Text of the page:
The Immortal Mansion
House of Torment remains the blood-stained king
By Richard Whittaker,
9:23PM, Fri. Oct. 22, 2010
If you think you've been to the House of Torment before, think again. Austin's nationally recognized Halloween haunt has been torn down and rebuilt, fresh for the new scaring season. House vice-president Jon Love said, "Everybody that works here is never satisfied in January with what happened in October. So it's better, more, new, different."
Entering its eighth Halloween as a commercial operation, and its sixth at its Highland Mall location (read more about its dark history here), what started as a little home haunt has gained national acclaim. It's the number 12 Halloween attraction in the nation, according to trade journal Haunt World magazine, and MTV puts it in the top four haunts South of the Mason Dixon Line.
While it's only open for the Halloween season, the House is also one of the few haunted attractions in the region with a full-time production staff, who spend all year working on creating the biggest, most elaborate and expertly crafted scares possible. According to Love, "With the new size, the new monsters, it's the biggest production we've ever produced. There's new cast, new plots, new storyline. We kept some of the crowd favorites, but everything else has essentially changed."
First up is what Love called "the third part of our post-apocalyptic trilogy." Beginning in 2008 as Contagium and evolving in 2009 into Rise of the Abominations, it lurches into an ever more brutal future with Rise of the Immortals. Next door, what was the fun house-esque Illusion Manor takes a darker twist as Nightmare Mansion, where Victorian man of unholy science Doctor Incubus has been experimenting on his family. While Immortals is a hardcore haunt, Love described the Mansion as "more of a theatrical story, where lines are delivered and a plot unfolds." There's also the addition of a 4D ride, which serves as a palate cleanser between the two houses. "Every now and then, monsters will get in there and watch the movie with you, which is a pretty neat experience," Love said.
Part of what makes the House of Torment such a hit is its acting staff (this year, headed up by 2008 B. Iden Payne Award nominee Fiona Rene) from the icon characters menacing the crowds outside to the scarers lurking inside. However, the biggest performer is the House. Last year, owner Dan McCullough said that his ambition was to make it scary all by itself, so that the actors have a world-class stage to work against. Building animatronic monsters from scratch or carving up existing mechanical beasties to their own twisted ends has become a cottage industry in the House. This year, Love said, "We developed the biggest props we've ever produced before." In addition to some recognizable and re-made demons, there's some new additions that will reach out and grab you (literally.)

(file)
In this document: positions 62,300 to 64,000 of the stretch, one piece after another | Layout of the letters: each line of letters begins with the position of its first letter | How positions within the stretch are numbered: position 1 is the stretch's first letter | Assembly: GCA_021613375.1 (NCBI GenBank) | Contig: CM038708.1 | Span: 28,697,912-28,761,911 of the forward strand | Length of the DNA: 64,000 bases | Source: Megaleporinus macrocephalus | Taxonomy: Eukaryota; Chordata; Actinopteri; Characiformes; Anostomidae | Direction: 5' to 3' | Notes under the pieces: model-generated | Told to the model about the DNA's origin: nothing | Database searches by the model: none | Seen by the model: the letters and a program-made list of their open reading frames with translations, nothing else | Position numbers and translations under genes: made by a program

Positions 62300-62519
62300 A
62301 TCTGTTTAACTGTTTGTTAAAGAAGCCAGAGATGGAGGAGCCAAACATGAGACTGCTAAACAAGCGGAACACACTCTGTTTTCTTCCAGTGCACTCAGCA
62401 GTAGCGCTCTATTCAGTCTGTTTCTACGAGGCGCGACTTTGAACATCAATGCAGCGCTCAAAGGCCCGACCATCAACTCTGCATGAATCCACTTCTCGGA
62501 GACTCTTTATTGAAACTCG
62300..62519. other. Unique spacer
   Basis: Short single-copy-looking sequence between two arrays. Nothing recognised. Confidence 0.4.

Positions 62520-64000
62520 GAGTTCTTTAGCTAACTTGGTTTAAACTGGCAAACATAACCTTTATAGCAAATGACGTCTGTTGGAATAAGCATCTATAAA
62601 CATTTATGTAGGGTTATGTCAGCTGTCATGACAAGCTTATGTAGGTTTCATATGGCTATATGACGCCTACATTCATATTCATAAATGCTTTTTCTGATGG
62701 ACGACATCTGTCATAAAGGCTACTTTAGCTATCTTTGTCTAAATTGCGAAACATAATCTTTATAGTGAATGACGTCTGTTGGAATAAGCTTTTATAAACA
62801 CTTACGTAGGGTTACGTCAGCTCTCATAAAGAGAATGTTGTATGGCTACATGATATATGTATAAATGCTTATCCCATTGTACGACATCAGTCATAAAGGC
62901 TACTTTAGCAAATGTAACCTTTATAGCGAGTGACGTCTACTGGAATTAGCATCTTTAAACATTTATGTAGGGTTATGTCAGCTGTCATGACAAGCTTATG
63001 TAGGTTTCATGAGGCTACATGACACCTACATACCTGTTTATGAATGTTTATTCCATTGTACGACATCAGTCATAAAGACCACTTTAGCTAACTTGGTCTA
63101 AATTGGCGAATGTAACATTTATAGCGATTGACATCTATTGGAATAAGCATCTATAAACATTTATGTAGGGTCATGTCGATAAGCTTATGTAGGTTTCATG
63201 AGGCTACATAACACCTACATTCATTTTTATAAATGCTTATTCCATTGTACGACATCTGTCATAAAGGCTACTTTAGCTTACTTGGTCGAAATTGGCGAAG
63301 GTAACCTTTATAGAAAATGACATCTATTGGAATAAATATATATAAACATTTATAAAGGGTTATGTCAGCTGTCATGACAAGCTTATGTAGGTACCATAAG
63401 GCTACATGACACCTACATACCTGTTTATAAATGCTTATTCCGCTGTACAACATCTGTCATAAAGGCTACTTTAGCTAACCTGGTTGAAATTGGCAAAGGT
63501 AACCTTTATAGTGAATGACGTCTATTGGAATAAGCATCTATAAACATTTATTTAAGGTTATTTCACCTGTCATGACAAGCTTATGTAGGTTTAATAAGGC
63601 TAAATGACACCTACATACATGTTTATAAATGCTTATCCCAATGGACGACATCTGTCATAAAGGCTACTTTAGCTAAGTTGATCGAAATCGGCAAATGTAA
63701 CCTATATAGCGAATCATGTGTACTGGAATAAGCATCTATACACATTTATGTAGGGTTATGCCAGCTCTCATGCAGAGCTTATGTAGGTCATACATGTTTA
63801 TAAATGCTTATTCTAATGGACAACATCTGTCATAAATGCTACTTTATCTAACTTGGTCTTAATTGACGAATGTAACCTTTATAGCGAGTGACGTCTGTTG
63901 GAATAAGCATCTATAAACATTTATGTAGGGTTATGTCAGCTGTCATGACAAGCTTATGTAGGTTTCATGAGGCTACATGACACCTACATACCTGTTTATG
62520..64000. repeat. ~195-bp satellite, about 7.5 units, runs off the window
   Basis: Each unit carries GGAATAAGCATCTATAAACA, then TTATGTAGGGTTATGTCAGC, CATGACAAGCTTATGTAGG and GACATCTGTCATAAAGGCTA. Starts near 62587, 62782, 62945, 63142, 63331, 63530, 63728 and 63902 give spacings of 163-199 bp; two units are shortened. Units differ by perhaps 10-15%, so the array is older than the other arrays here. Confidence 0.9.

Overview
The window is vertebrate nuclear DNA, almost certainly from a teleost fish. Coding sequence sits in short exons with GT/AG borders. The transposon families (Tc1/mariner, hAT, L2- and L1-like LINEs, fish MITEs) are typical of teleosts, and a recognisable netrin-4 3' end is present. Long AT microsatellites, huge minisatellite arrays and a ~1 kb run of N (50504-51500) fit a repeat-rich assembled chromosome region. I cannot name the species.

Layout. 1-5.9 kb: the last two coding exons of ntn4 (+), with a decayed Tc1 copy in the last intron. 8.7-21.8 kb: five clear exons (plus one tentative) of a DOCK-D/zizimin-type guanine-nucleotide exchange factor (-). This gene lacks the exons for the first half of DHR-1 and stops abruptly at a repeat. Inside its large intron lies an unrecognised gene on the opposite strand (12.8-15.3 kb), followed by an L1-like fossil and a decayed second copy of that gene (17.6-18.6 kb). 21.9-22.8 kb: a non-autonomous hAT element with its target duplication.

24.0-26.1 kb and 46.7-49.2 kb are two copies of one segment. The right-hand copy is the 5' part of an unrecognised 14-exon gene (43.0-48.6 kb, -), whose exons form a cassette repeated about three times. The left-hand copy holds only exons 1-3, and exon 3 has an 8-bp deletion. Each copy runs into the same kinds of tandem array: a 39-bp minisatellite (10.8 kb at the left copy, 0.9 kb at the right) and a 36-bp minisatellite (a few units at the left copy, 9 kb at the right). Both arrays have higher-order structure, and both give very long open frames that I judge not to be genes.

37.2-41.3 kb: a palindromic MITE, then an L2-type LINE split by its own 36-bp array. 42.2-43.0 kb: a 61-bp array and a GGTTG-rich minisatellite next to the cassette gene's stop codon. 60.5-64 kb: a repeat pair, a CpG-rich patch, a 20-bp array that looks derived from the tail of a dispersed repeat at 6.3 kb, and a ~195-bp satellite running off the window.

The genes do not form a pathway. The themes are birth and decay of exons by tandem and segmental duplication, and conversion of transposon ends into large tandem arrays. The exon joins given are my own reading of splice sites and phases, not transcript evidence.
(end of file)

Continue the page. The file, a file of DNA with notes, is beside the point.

However, that technology isn't just for the big things in the (after)life. Love said, "We also made an investment in scare tools, handheld implements that the actors employ both out in the parking lot and in the haunted houses that do different things. We have noise makers, light makers, sound makers, these things called boom sticks that make an electrical flash."
However, the biggest evolution for Team Torment came earlier this year, when McCullough decamped to San Antonio for several months to set up The 13th Floor. That's a joint venture between Team Torment and Screamworks Entertainment, the firm behind Denver's famous The Asylum scarer. It was a gamble that has paid off. Early in the Halloween season, McCullough sent Love a picture of the line on a Friday night: It stretched for three blocks. Love called the experience of setting up a new haunt in a new city "the most incredible roller coaster ride I have ever been on." While the House changes and morphs every year, 13th Floor is "the most incredible blank canvas," Love said. "Austin and San Antonio, it's two different products, two different styles, but I'm incredibly proud of what we've done with both."
Even with the tough economy, the House is still having a bumper year. It's left the staff with the fortunate problem of having to work out how to deal with the large crowds, but after eight years they've become experts at such issues. Love said, "What we do when we look at our business is that we put our blinders on and say, 'OK, what do we want to do to make the show better? What do we want to do to try to out-do ourselves?"